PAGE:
Through the metal sight, I line up the cross between the creature’s ears and eyes. I picture the brass round nose bullet originally destined for a buck when I left to hunt this morning. One shot. The palm holding the smooth walnut stock begins to sweat. I curl a finger around the trigger, waiting.

The beast freezes. Its head swings to the side as if to get a better look at me. The enormity of its jaws is breath-taking. The fangs are hidden now but the look is sinister. With the smallest of movements, I set my sight to the spot between the questioning eye and the flickering ear. I fire.

To my surprise, the beast suddenly rears back and gallops down the slope. And with that, it ducks into a stand of spindly trees, putting obstacles between itself and my bullet. I can barely make it out as it runs. And then I hear the splash. The horse is in the lake.

I lower the rifle to rest the metal buttplate against my foot. The Backahasten sinks quickly beneath the surface of the water. For as long as I stand there, it never resurfaces.

The sun starts to set. At last, I turn to leave.

It’s in the foliage covering the ground on the hill just above that I spy a single blue Forget Me Not. I pluck the delicate flower between first finger and thumb. As I pass the church on the way home to kiss my wife, I stop in the graveyard to leave it with the dead.


Six Sentence Sunday 8/14

Welcome to Six Sentences on Sunday!

This excerpt is taken from Chapter 8 of my book, Tenderfoot.

They found us fifty meters down the side of the mountain against a stand of Spruce, covered in tiny shards of glass from the broken windows, the necklace still in one piece around my neck. They extracted me from my seatbelt, unconscious but breathing, and tended to the huge contusion on my forehead from the spent airbag. They said the Volvo saved my life when we spun off the road. They recovered her lifeless body. Later, they reported her heart had torn apart. They apologized.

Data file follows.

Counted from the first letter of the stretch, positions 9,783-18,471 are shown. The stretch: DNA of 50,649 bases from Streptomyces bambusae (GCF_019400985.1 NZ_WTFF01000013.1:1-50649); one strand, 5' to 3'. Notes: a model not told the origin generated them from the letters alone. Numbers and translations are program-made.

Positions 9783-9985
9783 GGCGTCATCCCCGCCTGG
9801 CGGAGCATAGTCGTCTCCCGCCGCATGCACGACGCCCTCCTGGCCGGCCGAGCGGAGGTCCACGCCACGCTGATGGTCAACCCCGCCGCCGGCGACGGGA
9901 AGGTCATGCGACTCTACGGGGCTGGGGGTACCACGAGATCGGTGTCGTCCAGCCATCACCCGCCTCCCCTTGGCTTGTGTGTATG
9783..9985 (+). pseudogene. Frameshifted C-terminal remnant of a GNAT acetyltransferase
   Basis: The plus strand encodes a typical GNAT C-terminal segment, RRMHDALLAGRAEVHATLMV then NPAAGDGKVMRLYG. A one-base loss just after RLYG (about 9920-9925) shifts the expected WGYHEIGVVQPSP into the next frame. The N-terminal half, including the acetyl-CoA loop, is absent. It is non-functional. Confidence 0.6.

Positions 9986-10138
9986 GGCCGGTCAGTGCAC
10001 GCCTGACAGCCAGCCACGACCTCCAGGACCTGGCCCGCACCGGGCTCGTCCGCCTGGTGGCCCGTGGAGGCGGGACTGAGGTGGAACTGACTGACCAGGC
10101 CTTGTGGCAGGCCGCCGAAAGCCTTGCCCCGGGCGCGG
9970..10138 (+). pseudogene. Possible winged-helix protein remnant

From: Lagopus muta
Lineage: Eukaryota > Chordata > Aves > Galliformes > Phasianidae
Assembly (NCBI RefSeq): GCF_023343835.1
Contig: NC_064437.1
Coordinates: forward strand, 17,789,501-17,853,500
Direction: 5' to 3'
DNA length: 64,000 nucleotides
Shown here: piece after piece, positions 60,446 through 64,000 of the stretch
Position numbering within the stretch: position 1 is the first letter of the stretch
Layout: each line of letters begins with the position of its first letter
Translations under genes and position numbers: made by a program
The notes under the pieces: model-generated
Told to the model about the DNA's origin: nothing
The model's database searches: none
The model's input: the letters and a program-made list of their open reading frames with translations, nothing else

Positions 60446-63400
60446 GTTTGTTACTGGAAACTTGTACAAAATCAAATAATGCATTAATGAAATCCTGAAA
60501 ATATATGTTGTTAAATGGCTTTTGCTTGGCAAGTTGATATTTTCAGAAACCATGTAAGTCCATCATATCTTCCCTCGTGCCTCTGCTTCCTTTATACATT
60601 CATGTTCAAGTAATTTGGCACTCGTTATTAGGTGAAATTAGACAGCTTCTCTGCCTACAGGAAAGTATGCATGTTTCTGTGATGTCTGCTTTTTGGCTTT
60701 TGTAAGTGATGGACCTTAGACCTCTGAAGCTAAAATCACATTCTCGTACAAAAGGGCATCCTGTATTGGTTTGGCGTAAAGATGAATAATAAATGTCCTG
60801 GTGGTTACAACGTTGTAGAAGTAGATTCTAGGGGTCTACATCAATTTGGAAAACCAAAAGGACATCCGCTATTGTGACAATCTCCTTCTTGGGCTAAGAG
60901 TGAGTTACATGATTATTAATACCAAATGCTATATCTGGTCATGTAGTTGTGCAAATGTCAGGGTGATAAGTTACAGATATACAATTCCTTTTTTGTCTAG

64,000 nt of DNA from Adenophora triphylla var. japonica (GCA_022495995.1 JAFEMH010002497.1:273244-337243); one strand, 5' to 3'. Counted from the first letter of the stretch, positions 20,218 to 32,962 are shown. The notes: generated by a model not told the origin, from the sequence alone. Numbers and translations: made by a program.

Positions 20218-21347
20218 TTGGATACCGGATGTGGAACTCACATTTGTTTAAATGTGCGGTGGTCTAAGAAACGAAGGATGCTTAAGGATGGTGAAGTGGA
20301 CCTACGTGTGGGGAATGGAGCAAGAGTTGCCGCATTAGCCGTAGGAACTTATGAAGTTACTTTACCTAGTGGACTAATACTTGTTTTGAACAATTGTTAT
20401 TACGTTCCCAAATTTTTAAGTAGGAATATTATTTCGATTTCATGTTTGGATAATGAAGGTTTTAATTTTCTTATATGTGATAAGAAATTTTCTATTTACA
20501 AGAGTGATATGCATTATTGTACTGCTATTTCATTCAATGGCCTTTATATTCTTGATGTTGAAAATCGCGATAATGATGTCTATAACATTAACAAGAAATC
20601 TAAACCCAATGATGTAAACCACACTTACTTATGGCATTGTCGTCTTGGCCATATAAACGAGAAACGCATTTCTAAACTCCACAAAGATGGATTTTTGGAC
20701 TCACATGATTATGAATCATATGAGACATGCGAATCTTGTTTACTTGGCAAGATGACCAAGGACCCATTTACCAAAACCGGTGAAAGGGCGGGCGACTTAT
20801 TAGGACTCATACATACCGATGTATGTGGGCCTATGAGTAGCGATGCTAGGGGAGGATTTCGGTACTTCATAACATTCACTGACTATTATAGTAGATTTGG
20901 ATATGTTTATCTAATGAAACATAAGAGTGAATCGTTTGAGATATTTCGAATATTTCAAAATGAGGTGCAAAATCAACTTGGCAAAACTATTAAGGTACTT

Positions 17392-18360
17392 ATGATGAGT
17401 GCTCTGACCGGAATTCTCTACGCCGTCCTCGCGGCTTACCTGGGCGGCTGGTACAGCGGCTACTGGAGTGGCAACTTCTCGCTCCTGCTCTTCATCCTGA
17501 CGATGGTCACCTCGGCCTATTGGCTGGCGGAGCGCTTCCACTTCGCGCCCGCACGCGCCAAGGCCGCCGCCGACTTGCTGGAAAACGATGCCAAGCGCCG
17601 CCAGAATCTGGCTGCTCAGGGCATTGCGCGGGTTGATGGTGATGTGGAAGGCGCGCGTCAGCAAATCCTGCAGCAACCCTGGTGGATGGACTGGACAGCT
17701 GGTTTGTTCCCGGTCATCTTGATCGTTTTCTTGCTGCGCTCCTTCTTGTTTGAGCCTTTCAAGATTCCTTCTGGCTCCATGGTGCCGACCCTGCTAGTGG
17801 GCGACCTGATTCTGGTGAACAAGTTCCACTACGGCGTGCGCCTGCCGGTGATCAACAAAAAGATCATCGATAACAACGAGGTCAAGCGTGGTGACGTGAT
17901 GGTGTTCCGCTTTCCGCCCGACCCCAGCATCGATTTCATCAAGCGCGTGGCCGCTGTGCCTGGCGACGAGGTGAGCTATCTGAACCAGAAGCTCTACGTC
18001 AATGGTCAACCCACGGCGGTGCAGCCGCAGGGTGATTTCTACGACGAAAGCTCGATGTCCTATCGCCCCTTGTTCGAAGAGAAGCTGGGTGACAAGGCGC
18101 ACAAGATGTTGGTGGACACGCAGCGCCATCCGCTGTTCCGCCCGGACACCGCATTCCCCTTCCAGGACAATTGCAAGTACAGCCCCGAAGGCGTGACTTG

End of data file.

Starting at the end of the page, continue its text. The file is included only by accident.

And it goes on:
Six Sentence Sunday is graciously hosted by Sara over at You can check out other author entries at her website or follow along on Twitter, searching by #SixSunday.

Flash Fiction: Breaking In The Boyfriend

Flash Fiction

A flash fiction response to a challenge issued by Chuck Wendig at This one is in response to “25 Ways To…” Well, if you really want to know, go read it for yourself. It sounds better when Chuck says it.

I used characters from the Tenderfoot world and told untold backstory. Err, you know what I mean. In this flash fic, Jeffrey, Jules’ dad, is by no means the most tortured protagonist ever, but he did receive a nice working-over courtesy of Nick.


Karolina drew close. On the Penrith train platform, she stopped mid-stride to argue with our guest Jeffrey, both of them oblivious to the other passengers. She must have told him the good news. After a minute, they proceeded to the Jaguar. Jeffrey was unable to hide his dismay as Karolina slipped into the passenger seat next to me. I couldn’t help winking. She ignored me.

Things improved upon arrival at Mount Helvellyn. Jeffrey made a peacock display of himself, offering to carry more than half his load of camping gear up the mountain. It was easy to slough most of mine onto him. He blinked a bit as he shouldered it, but he trusted me. We’d see how long that lasted. No doubt he believed the evening held a shag in the Great Outdoors.

It was a pleasant climb. We took our time, following a path that meandered up the emerald green mountainside. There were no trees to speak of, just stone and closely cropped grass. The higher we rose, the better the view to the valley below.

I listened to their small talk. Jeffrey pretended they were alone as he flirted shamelessly. From the quickening of Karolina’s heart to the way she gazed at him, Jeffrey had to be the One. Bedevil me, it would be a long upward march.

After lunch, we splashed in the cold water of a mountain stream. No time like the present to disabuse Jeffrey of how this works. One slippery rock later, I hid my delight under the surface of the water where I landed while dear Jeffrey nursed an accidental kick to the groin. It took Karolina several minutes to determine the chain of events when her back was turned. While one eyebrow rose, my sweet girl acquiesced quickly. We continued. Across the afternoon, we worked our way up to a suitable camp site. Karolina inserted herself between us the entire time.

It would be a long evening.

Jeffrey went off in the wrong direction looking for fresh water. When he returned two hours later, a bit worse for the wear, I was happy to show him the stream one hundred meters in the opposite direction. The campfire was set up by then. After dinner, Karolina went to fetch thick socks against the chill. I surreptitiously slid into her spot under pretext of moving away from the smoke. Not one to miss an opportunity, I stared. Eventually his eyes shifted to meet mine.

“Jeffrey, are you a betting man?”

“Excuse me?”

“How much did you wager on tonight?”

His dirty brow furrowed in disbelief. A leaf was stuck in his hair. It shone luminously green in the reflection of the fire. “Why would I wager on her?”

“I wager this camping trip is not meeting your expectations.”

“Is that so?” His eyes blazed. It would be so easy to push him over.

“Karolina is not like other girls. You need to earn her.”